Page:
In the name of the Father and of the +Son and of the Holy Spirit. Amen.
When God is favorably disposed toward us, all is good.
And behold a voice from heaven saying, “This One is my beloved Son, in Him I am well pleased.”
Jesus was baptized so that our baptisms would work.
Baptism wasn't a new ritual for the Jews, in fact baptism was a regular part of their lives. Every day, actually, the Jews had ritual “washings” that they did.
In our Catechism, Luther gives us the following directive for Morning Prayer: “In the morning when you get up, make the sign of the holy cross and say:” and then suggests a rule/order of prayer for us. If the Jews / would have had a catechism perhaps their Morning Prayer section would begin: “In the morning when you get up, baptize yourself and say:” then would follow perhaps the Ten Commandments and the Shammah “Hear o Israel, the Lord your God, the Lord is one,” or some similar passages.
In the Old Testament, not only did they re-baptize, but they baptized themselves, / and that every day. Of course, their sacrament of initiation was not this baptizing, just like making the sign of the cross is not a sacrament. Rather, they had circumcision, we have now Christian Baptism.
The point is that baptism itself wasn't a new thing. After all, when the Herodians (the ones sent by the Pharisees) confronted John about who he was, they also asked this question: “Then why are you baptizing, if you are neither the Christ, nor Elijah, nor the Prophet?” The issue was not that baptism was a new concept to them. But never before had anyone been baptized by anyone else. The Jewish rituals call for each to baptize themselves. There, / in the Jordan, people were being baptized by John. That was strange, that was new.
Then, one day, Jesus approaches John, and right away in the Reading, the climax of the story is given away, for it says that Jesus approached John for a particular reason: and that reason was, “to be baptized by him.”
So, next there was this dialogue between Jesus and John; / Jesus having to convince John that baptizing Him was OK and necessary. Then John submitted to Jesus' wishes and the story turned out just as we were told it would: Jesus gets baptized.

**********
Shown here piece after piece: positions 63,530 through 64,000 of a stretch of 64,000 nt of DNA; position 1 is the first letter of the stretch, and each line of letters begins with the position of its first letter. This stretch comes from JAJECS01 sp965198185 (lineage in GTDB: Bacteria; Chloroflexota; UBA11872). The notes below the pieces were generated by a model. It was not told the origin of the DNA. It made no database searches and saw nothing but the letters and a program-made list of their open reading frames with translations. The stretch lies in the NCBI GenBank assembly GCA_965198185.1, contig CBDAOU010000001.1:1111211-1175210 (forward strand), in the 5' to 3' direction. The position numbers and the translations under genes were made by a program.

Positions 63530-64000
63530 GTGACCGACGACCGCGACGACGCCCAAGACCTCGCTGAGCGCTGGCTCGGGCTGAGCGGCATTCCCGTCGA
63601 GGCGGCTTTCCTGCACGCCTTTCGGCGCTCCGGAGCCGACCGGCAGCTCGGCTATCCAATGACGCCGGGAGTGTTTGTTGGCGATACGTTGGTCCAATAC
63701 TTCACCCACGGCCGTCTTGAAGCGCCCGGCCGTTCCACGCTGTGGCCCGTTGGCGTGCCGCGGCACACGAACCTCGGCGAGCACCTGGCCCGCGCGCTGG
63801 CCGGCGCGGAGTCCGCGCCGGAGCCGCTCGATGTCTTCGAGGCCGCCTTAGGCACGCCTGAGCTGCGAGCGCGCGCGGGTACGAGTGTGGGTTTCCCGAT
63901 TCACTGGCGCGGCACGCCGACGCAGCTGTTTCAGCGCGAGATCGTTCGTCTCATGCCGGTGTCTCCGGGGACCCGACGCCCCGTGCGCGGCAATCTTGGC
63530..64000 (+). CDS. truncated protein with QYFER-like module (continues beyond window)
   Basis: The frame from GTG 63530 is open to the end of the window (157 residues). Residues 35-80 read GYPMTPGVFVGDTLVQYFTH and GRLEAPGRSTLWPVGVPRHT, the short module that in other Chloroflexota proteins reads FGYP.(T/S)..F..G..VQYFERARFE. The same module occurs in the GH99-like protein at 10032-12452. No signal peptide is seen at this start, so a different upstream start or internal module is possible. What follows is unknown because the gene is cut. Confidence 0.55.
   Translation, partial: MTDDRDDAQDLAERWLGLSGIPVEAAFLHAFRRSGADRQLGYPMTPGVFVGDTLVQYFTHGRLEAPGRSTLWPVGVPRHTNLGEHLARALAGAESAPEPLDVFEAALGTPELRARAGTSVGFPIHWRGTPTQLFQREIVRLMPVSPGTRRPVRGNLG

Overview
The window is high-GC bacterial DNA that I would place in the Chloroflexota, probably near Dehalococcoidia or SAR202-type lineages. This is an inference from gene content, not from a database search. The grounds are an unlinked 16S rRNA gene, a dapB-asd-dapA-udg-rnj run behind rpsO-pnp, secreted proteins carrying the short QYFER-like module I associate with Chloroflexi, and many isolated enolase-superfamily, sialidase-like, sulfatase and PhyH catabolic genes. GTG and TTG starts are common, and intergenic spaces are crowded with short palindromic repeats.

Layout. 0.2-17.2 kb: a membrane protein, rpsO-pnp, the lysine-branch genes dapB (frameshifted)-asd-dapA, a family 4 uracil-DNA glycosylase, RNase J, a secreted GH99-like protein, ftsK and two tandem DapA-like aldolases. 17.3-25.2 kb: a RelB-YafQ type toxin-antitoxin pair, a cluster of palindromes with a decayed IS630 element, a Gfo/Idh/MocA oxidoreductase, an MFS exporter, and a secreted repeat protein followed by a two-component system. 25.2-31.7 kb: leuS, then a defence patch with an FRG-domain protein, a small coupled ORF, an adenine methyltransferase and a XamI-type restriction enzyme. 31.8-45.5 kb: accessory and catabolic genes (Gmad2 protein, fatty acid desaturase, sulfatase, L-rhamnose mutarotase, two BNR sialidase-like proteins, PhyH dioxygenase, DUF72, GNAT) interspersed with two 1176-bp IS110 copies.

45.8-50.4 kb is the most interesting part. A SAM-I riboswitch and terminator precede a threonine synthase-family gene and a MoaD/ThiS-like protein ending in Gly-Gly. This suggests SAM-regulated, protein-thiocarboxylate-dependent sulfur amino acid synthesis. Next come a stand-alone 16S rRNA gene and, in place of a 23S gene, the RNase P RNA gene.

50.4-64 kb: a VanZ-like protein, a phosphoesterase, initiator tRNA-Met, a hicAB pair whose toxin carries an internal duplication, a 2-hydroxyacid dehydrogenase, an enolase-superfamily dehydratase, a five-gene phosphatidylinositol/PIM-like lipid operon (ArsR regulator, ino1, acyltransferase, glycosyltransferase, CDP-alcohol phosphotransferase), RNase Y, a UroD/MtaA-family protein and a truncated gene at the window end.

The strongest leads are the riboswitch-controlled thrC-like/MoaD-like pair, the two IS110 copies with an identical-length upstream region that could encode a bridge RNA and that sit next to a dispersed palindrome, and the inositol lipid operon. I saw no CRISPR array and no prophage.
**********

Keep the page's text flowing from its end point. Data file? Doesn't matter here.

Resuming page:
Then, the interesting stuff starts to happen. The final two verses of the Reading tell us this:
But when Jesus was baptized, immediately he went up from the water and behold, the heavens were opened to Him, and the Spirit of God came, descending like a dove and coming upon Him. And behold, a voice from heaven saying, “This is my beloved Son, in Him I am well pleased.”
At Christmas we see how God became man, how God intimately united Himself to us, humans. Here, at the Festival of the Baptism of Our Lord, we see how we are united to God.
Jesus is one of us: completely, fully human like us. So when He is baptized, we are baptized.
What we have today in Christian Baptism is nothing new. When you were baptized, that action was nothing new, it was as if it already happened before. It did. This is what it means to be Christian: you are united with Christ, completely, fully.
When Jesus approached John at the river Jordan, it was as if you were also approaching; that was your moment, too. These stories in the Gospels, like here in Matthew, these aren't just stories, they are heavenly, eternal images.
This is why Sunday School is so important for the kids (and for the adults, too). Children, you need to see yourself in the life of Jesus. The Life of Jesus is your life, too.
So when the Holy Spirit came, descending like a dove out of heaven, and landing on Jesus at His baptism, you can be assured that the Spirit, the Lord and giver of Life, who proceedeth from God, that same Spirit has descended upon you also. The Spirit of God, in you, upon you.